RV Ownership on the Rise in JapanEconomy Lifestyle
Around 6,000 Units Sold Annually in Recent Years
A study conducted by the Japan Recreational Vehicle Association shows that ownership of recreational vehicles in Japan is on the rise, exceeding 110,000 vehicles in 2018.
The study targeted 109 companies belonging to the association, including RV makers and retailers, with a response rate of 102 companies or 93.6%.
In 2005, there were around 50,000 RV owners in Japan, but by 2015 the number had nearly doubled to 95,100. The following year, RV ownership broke through the 100,000 mark, and in 2018 the number of units was 112,500. The number of units shipped has continued to increase almost every year, and overall sales marked a new record in 2018 of ¥45.8 billion.
In 2018, the top five RV features that people were most interested in were living space, followed by the base vehicle, fuel consumption, driving performance, and thermal insulation; as compared to the 2017 study, which found the top factors to be the base vehicle, living space, driving performance, the exterior, and fuel consumption/brand.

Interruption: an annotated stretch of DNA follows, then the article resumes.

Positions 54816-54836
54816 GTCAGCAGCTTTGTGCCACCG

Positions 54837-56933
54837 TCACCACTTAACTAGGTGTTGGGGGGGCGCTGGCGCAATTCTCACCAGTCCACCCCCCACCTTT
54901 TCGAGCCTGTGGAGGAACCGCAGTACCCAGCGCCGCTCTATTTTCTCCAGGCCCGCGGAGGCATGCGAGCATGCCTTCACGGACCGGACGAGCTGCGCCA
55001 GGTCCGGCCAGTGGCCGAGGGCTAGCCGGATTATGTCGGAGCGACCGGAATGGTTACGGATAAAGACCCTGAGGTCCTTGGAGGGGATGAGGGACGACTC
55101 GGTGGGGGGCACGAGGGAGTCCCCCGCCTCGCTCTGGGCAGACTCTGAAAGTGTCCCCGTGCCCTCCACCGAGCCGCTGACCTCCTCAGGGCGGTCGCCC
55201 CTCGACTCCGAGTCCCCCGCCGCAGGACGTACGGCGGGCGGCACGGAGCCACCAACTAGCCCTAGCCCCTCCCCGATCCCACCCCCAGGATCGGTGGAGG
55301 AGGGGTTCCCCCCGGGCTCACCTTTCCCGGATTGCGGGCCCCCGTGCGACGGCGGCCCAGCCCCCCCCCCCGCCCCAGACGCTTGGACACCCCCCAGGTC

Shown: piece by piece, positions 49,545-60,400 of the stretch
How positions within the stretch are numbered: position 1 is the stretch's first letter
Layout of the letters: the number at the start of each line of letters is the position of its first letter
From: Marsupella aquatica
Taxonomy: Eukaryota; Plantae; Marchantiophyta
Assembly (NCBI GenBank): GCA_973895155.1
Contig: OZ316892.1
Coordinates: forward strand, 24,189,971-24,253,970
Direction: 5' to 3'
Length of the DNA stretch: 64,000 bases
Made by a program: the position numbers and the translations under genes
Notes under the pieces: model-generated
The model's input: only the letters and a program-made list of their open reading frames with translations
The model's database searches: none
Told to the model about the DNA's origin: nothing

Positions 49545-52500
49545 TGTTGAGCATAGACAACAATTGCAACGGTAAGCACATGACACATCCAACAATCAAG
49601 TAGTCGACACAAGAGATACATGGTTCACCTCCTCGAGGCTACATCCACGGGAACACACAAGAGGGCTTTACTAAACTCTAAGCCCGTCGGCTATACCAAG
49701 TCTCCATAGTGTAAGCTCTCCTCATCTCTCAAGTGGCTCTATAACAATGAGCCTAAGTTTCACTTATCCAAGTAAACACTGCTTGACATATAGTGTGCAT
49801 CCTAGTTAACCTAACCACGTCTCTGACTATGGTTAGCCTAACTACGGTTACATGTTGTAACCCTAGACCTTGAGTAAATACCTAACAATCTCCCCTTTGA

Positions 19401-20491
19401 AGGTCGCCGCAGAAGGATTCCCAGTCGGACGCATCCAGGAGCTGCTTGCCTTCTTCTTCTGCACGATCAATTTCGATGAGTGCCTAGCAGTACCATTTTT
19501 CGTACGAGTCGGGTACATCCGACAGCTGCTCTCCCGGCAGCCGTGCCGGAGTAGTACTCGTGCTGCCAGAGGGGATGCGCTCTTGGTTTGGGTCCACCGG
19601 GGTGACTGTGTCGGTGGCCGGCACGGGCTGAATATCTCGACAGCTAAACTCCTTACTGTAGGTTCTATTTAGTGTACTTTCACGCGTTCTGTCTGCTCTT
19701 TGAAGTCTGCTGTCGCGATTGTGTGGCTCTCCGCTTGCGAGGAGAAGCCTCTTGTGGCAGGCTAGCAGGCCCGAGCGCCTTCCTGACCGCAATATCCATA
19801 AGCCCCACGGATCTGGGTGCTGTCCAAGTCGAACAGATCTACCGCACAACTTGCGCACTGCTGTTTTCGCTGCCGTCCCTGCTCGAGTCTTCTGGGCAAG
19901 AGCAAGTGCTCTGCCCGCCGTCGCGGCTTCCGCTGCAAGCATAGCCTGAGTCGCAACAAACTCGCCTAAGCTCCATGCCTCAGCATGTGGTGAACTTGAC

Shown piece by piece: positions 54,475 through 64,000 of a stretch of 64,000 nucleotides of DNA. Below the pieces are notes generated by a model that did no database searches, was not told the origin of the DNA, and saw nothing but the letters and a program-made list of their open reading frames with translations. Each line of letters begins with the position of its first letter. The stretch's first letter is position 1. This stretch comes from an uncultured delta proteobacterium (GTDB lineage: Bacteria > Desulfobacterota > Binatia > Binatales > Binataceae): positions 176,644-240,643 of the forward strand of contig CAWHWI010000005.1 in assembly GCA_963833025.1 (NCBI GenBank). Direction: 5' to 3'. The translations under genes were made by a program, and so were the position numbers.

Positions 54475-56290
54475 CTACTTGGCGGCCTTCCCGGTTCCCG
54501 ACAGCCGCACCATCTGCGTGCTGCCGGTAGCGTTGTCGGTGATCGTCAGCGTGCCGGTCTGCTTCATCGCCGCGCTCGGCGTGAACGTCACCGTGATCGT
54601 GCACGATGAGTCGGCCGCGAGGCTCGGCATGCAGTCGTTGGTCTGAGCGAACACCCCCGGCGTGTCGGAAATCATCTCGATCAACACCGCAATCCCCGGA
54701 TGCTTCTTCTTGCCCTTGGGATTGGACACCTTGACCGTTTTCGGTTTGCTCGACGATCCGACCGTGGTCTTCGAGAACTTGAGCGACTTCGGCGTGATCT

The JRVA noted the greater interest in a spacious and convenient living area and decent fuel consumption. There seems to be an increasingly clear awareness of an RV as a home.
Use of RVs as Accommodation During the Tokyo Olympics?
The study also covered the increasingly hot topic within the RV industry in recent years of renting vehicles. The results found that 23.2% of the member businesses were presently renting out RVs, and another 10.1% are considering doing so in the future. Many of those engaged in renting said that their motivation was to cultivate potential purchasers.
The JRVA noted with regard to the rental trend that “it has been influenced by the growing interest in RVs resulting from trade shows and the increased shipment of units in recent years.” The organization also touched on the issue of a possible shortage in hotel accommodation during the 2020 Tokyo Olympics, noting that “rental RVs could be one important way of addressing this problem.”
(Translated from Japanese. Banner photo © Andrey Armyagov/Pixta.)